“In some senses, it’s a fairly simple action, and in other senses, it was quite inventive at the time,” Taylor said in a phone call with 406mtsports.com. “The thing that’s remarkable about it is we’re still talking about it and it stood the test of time.”
When Morrill took over head coaching duties at Montana in 1986, the Griz hadn’t won a Big Sky Conference title since Jud Heathcote coached the team to the 1975 championship.
Morrill, who played at Gonzaga, brought in Blaine Taylor from Loyola Sacred Heart to serve as his assistant, creating an X’s and O’s duo. Taylor had played for Mike Montgomery at Montana when Morrill was a Montgomery assistant.
Before that 1986 season, they were exposed to a system of stagnant, stationary post players when there was no shot clock. But with big men like Larry Krystkowiak and Wayne Tinkle coming through the program, the option to make forwards more mobile was a possibility.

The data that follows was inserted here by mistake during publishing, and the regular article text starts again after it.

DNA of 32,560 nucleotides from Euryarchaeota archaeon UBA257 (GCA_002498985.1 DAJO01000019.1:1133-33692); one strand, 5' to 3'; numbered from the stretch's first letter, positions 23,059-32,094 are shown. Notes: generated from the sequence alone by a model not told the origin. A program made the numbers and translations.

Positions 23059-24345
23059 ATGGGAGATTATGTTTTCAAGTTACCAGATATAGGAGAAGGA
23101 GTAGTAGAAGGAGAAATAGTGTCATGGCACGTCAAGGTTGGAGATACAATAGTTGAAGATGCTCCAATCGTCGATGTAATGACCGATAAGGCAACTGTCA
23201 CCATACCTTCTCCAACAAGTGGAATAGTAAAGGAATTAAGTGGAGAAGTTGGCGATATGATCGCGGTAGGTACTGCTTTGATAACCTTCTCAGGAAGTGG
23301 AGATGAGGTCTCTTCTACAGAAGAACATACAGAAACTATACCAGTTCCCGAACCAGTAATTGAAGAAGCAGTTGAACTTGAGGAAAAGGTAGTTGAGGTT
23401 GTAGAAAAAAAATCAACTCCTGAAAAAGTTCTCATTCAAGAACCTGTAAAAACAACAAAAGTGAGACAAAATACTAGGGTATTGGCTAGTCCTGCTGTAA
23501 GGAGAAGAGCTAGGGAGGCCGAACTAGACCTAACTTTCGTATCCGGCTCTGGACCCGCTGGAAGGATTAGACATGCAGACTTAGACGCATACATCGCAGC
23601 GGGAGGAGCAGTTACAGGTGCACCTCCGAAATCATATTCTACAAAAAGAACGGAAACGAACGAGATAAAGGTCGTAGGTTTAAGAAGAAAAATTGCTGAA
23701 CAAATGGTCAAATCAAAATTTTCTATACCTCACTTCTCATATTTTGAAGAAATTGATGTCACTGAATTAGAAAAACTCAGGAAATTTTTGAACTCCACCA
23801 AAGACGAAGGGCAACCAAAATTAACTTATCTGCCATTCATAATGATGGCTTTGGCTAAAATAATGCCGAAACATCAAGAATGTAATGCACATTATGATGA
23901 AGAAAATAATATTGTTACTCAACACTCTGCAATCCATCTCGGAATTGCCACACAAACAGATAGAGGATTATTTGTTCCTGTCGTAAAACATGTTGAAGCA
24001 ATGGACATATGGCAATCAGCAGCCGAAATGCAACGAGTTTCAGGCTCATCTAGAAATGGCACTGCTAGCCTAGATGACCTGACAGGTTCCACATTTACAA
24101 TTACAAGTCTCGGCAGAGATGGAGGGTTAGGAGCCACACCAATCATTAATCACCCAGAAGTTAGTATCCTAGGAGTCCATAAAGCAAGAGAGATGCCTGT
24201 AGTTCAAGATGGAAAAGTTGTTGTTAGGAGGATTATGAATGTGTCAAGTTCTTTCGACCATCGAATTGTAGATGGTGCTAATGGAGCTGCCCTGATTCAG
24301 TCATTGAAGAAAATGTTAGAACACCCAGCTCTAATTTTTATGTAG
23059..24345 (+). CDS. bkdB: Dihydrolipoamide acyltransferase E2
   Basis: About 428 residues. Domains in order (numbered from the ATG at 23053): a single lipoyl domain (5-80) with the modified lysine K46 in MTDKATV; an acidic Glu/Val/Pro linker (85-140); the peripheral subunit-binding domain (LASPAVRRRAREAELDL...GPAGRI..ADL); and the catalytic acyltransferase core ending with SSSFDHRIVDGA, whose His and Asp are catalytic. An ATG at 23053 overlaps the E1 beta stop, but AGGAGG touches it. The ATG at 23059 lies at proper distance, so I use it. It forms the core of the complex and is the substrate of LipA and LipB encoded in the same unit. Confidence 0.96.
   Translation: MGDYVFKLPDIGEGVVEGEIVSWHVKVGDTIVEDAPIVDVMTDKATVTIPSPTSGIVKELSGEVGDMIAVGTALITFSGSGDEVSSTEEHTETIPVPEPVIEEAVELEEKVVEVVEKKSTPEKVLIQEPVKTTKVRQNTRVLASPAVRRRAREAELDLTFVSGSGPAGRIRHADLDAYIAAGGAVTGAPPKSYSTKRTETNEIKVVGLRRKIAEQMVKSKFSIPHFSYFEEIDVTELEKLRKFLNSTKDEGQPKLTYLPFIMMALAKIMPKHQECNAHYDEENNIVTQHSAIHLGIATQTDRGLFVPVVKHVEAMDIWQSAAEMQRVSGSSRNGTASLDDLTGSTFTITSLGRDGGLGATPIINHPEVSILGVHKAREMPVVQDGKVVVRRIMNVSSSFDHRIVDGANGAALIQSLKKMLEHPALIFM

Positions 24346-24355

“It was a formative time for Stew because he was early enough in his head coaching time that he had been exposed to a lot of stuff, but he wasn’t exactly set in his ways,” Taylor said. “He was putting his own plan together. Stew saw it through the eyes of a big player, too, because he was big.”
Neither man could pinpoint when exactly they drew up the play that they called “Dribble Enter X” — “Dribble” for short.
But they had worked out enough kinks by the 1990-91 season to make the play effective, doing so by moving the post with misdirection and a hard screen. They were able to run the play from both the right and left sides.